reached on backpayments and unit prices. ITAR-TASS on 7 August
said that Russia had suspended oil shipments to Azerbaijan because
of Baku's failure to deliver barter goods to the value of $10-million
as promised. -Keith Bush

CENTRAL AND EASTERN EUROPE



"A BIZARRE SERIES OF MANEUVERS AND COUNTER-MANEUVERS" OUTSIDE
SARAJEVO. This is how the 10 August Washington Post sums up the
situation the previous day surrounding the Serbs' promised withdrawal
from Mts. Igman and Bjelasnica. French troops described how Serbs
left Bjelasnica only to return within the hour, and how Serbs
quickly replaced the mines the French had removed from Igman.
One French officer said: "the Serbs are not withdrawing and have
no intention of withdrawing. This is a joke-.-.-. and the joke
is on us." Some international media speculated that the Serbs
are interested in having the UN troops in the area as a "human
shield" in the event of NATO air attacks on Serb positions, while
other media point out that UN troops serve to deny Muslims access
to the mountains while freeing up Serb forces for combat elsewhere.
Meanwhile in Mostar, some 500-international peace activists succeeded
in reaching the embattled town where few foreigners have been
allowed over the past two months. News agencies also report that
a convoy of seven Polish trucks is still trying to reach Sarajevo,
while the BBC's Serbian Service on 9 August noted that the rock
group U2 managed to hold a well-received concert in the besieged
capital the previous weekend. Finally, Hina says that Serbs shelled
the Maslenica pontoon bridge on 8 and 9 August, hindering the
engineers who are trying to refloat and repair the structure.
-Patrick Moore

WILL IZETBEGOVIC RETURN TO THE GENEVA NEGOTIATIONS? IN GENEVA
BOSNIAN PRESIDENT ALIJA IZETBEGOVIC SAID ON 9 AUGUST THAT HE
WILL NOT TALK TO THE SERBS UNLESS THEY WITHDREW FROM BOTH THE
MOUNTAINS OVERLOOKING SARAJEVO, INTERNATIONAL MEDIA REPORT. Meanwhile
NATO ambassadors endorsed a conditional plan for air attacks
on Bosnian Serbs besieging Sarajevo, but did not agree on what
would trigger a strike. The execution of such strikes would require
approval by UN Secretary-General Boutros Boutros-Ghali and NATO
ambassadors. NATO sources said that if air strikes are decided
upon, no particular Serbian action would be needed to provoke
the strikes: "We will simply tell the Serbians, enough is enough,"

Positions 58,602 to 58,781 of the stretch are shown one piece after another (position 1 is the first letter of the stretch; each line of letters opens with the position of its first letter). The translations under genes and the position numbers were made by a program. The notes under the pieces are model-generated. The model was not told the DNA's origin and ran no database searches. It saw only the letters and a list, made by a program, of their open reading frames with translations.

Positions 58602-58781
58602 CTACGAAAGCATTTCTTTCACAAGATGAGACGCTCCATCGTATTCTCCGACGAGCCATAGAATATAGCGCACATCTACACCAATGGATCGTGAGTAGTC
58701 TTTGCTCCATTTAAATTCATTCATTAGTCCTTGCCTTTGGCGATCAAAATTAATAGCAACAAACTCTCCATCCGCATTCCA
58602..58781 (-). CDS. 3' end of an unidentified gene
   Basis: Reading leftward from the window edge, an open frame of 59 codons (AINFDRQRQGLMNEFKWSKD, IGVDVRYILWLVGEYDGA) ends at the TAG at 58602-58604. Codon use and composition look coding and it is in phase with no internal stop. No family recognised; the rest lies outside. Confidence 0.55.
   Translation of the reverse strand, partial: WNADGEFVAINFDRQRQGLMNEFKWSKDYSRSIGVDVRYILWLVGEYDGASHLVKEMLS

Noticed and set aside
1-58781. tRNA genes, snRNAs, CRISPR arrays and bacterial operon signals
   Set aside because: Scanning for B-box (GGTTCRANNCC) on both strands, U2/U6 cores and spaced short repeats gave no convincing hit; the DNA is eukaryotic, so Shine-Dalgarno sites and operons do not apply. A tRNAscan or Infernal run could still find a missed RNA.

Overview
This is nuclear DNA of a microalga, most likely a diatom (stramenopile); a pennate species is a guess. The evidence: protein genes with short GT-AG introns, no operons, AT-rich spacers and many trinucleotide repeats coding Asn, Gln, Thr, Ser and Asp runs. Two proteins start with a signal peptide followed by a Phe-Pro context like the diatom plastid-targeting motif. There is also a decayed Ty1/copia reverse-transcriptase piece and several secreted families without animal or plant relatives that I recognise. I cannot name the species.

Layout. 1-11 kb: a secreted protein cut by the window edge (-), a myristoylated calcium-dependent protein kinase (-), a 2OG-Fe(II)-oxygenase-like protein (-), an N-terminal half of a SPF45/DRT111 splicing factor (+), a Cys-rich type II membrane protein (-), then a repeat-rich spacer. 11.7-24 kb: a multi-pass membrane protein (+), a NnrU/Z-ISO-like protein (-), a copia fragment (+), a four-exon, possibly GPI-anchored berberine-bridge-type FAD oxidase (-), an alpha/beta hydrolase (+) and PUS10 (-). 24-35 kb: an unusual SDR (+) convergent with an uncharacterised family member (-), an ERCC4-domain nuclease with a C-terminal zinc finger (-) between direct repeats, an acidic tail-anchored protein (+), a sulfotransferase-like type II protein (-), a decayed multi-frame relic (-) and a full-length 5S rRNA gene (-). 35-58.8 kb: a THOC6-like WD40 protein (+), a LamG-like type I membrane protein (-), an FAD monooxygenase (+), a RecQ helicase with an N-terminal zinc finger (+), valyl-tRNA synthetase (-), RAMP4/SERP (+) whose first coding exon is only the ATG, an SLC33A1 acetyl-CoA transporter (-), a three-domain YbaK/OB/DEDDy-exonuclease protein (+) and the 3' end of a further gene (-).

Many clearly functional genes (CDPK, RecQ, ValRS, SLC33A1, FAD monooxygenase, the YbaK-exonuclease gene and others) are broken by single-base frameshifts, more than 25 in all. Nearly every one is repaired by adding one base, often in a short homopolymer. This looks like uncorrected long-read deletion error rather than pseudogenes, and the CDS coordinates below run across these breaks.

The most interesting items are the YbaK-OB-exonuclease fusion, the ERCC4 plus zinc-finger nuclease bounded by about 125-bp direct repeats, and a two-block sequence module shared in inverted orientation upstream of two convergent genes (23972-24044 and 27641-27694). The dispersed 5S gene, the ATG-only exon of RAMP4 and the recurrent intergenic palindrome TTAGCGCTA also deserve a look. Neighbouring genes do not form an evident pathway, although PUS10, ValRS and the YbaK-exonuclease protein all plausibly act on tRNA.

said an official. NATO Secretary Manfred Woerner hailed the agreement
as "a very important step forward" in converting NATO from an
organization conceived solely as a defensive alliance into one
capable of acting militarily beyond the borders of its members.
-Fabian Schmidt

SERBIA HOLDS UP HUNGARIAN BARGES. Gyorgy Jakab, the deputy general
director of the MAHART barge company, told MTI and Radio Budapest
on 9-August that since the weekend the Serbian authorities have
been holding up three of his vessels carrying iron ore on the
Danube from Ukraine to Hungary. The Serbian Environmental Ministry
reportedly held up the barges to conduct an environmental check
of the cargo, but it is unprecedented that an examination should
take so long, Jakab complained. Hungary's UN mission has briefed
the leader of the UN sanctions committee about the incident,
and MAHART in a protest note to the Serbian authorities called
the incident a violation of international accords governing Danube
traffic. Hungary honors the UN trade sanctions against rump Yugoslavia.
-Edith Oltay

KOSOVO UPDATE. Borba reports on 10 August that the public prosecutor
of Pristina has launched an inquiry in the district court against
members of the National Movement for the Liberation of Kosovo
and the Peoples Movement for a Republic of Kosovo. The two groups,
whose existence is alleged by the Serbian police, are charged
with preparing an armed rebellion to annex the Albanian-inhabited
parts of Kosovo, Montenegro, and Macedonia to Albania, or else
to form a separate state. According to Borba the recent police
raids turned up vast quantities of weapons and propaganda material.
The Kosovar-exile newspaper Rilindja reports that in brutal raids
following attacks on Serb police hundreds of Albanians have been
arrested on an arbitrary basis since the latest series of shootings
began on 23 July. -Fabian Schmidt

ALBANIAN MISCELLANY. According to a 10 August article in Rilindja,
new light has been shed on the 6-August border incidents with
Serbia in which two Albanian soldiers and one villager were shot.
Albania maintains that its border guards were fired upon by Yugoslav
forces inside Albanian territory, and an EC observer team has
now supported this position. Reuters also reports on 9 August
that the EC team found traces of blood on Albanian territory,
which proves that "the wounded persons were on the Albanian side
of the border when the incidents happened." In domestic developments,
a scandal involving misappropriation of Italian aid to Albania
in 1991 continues to gather momentum. Against the backdrop of
a recent wave of arrests, Gazeta Shqiptare reports on 8 August
that a former Deputy Foreign Affairs Minister, Sokrat Plaka,
has also been arrested. The charge is misuse of office and abuse
of Italian humanitarian aid. He joins Socialist Party leader
Fatos Nano and a host of other "former communist" leaders awaiting
trial. -Robert Austin

UPHEAVAL IN POLISH AGRICULTURE MINISTRY. Acting Agriculture Minister
Jacek Janiszewski announced on 9 August that he has suspended
the Agriculture Restructuring and Debt-Relief Foundation. The
foundation was set up by the state in 1992 to assist farmers
who had fallen into debt because of hyperinflation and high interest
rates. The prosecutor's office will be called in to investigate